"There’s a tense notion of cat and mouse running through the spine of the film"

Alas, there is something undoubtedly nostalgic about Jeff Nichols’ Midnight Special. It’s a warm, comforting, and familiar type of sci-fi indie that feels like it could’ve been made at the height of Spielberg’s career in the ‘80s.

Nicholls once again teams up with Michael Shannon as his lead, but what becomes apparent in this low-key kickback to yesteryear fantasy is that the star is youngster Alton, played by Jaeden Lieberher. The story’s about him and a careful, gradual unfolding of why he’s been abducted by his estranged, short-tempered father Roy (Shannon) and loyal buddy Lucas (an impressive support in the form of Joel Edgerton). This road movie of sorts is at times a crime/thriller-cum-chase escapade, as we follow the three males escaping those who, at all costs, mustn’t be allowed to catch them.

But the true focus here, aside from Alton’s quest to discover his origin and destiny – it’s a quest to seek both a literal and a metaphorical acceptance – is one of friendship and human nurturing, especially when he meets FBI investigator Paul Sevier (Adam Driver). They forge a touching relationship of understanding that’s in huge contrast to the entire band of law enforcement that’s pursuing them through violent means or otherwise.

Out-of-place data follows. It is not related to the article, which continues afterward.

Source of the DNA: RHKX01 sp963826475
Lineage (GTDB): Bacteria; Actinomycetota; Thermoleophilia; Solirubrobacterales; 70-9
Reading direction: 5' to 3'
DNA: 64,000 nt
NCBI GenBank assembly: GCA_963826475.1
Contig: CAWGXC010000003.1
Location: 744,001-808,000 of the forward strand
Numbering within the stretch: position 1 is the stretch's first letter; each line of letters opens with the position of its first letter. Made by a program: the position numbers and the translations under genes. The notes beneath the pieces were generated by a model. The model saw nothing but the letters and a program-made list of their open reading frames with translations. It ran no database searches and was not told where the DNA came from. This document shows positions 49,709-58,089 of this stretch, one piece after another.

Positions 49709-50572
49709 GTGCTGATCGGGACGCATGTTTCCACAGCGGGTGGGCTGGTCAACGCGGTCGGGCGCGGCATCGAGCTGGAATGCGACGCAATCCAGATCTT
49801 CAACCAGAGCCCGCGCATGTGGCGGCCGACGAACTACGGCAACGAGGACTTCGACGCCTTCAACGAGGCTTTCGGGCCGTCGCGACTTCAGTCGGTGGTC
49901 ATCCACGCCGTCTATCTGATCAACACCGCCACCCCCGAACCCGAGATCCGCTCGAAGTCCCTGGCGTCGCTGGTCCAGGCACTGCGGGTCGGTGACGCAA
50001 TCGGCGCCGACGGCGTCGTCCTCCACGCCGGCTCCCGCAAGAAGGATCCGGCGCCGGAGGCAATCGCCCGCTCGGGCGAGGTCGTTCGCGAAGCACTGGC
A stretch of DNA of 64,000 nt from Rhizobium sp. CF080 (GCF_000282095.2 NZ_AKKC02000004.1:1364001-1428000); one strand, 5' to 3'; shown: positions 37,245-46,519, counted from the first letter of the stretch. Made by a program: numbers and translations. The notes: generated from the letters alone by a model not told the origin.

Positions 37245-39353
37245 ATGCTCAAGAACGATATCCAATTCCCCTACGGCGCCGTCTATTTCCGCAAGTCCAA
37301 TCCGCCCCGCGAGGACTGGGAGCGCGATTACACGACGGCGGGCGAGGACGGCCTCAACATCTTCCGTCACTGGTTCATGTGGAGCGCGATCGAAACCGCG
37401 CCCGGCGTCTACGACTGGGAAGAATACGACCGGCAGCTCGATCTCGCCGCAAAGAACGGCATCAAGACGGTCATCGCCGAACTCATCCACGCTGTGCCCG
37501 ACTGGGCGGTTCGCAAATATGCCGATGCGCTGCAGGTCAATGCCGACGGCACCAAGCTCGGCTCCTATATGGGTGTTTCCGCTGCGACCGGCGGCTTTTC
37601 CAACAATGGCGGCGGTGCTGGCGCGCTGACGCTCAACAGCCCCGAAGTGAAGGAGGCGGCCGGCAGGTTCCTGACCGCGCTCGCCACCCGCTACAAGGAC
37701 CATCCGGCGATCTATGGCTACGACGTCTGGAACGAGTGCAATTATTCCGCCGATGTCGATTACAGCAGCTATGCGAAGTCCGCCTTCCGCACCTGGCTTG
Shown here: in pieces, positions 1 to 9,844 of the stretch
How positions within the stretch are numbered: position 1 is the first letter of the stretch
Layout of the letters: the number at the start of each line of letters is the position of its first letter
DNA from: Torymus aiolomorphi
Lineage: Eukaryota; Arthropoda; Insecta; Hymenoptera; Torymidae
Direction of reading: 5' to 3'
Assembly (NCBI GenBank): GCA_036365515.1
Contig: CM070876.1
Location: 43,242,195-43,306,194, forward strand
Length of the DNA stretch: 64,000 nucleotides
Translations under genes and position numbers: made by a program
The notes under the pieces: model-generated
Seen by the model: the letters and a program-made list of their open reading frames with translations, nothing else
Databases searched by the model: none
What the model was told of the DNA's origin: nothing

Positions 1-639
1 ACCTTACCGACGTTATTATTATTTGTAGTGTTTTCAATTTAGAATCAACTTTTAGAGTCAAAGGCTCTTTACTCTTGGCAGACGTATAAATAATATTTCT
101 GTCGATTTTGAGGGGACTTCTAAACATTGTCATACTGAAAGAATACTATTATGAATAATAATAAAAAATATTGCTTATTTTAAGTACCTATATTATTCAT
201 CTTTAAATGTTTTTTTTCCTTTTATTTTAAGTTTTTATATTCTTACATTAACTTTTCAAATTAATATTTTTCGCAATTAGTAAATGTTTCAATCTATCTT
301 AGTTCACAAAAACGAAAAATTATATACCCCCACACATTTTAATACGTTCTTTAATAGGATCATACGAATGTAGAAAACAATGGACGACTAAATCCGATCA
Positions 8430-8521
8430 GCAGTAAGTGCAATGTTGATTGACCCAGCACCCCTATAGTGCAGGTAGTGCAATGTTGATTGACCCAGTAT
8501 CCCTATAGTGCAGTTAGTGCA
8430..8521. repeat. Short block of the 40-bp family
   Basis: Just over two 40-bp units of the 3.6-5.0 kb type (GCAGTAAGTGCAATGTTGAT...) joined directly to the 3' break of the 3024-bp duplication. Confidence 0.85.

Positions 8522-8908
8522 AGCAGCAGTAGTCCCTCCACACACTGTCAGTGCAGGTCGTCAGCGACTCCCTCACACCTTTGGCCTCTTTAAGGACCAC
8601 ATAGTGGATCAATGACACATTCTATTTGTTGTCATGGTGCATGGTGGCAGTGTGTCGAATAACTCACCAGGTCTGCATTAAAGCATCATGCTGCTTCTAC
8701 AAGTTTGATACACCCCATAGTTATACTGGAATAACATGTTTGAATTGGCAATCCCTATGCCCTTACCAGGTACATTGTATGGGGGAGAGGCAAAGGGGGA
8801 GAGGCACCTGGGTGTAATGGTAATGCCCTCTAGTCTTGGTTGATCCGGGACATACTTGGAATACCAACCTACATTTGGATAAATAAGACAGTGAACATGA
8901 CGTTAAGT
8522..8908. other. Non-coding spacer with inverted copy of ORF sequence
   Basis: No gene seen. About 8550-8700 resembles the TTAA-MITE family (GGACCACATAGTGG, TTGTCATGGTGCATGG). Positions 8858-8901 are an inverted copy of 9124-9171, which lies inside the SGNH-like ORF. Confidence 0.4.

There’s a tense notion of cat and mouse running through the spine of the film; from the moment it begins, right up until the story’s resolution. What would normally be a particularly mundane story instead becomes a rather intense affair due to the explosive nature of Roy and his unfazed determination to keep his son protected. There's an unquestioned, unconditional idea of love on display from Alton’s parentals, which features Kirsten Dunst as Alton’s mild-mannered mother.

Midnight Special continues Nichols’ body of work in strong style, following on from the excellent drama Mud, as well as the gloriously foreboding Take Shelter, and slow burning debut Shotgun Stories. Indeed, the director uses the best elements from his previous films and creates a progressive, intriguing and mysterious thriller that won’t necessarily please everyone, but it’s got a very real, grounded sense of reality within the realms of its science fiction theme.

Yet when it’s all over, you may be left with a lack of fulfilment. Possibly because most of it is so underplayed and its climax, while standout from the rest of it, is poignant, there’s a spark missing to elevate this from an engaging, well-told indie tale to something, well, truly special.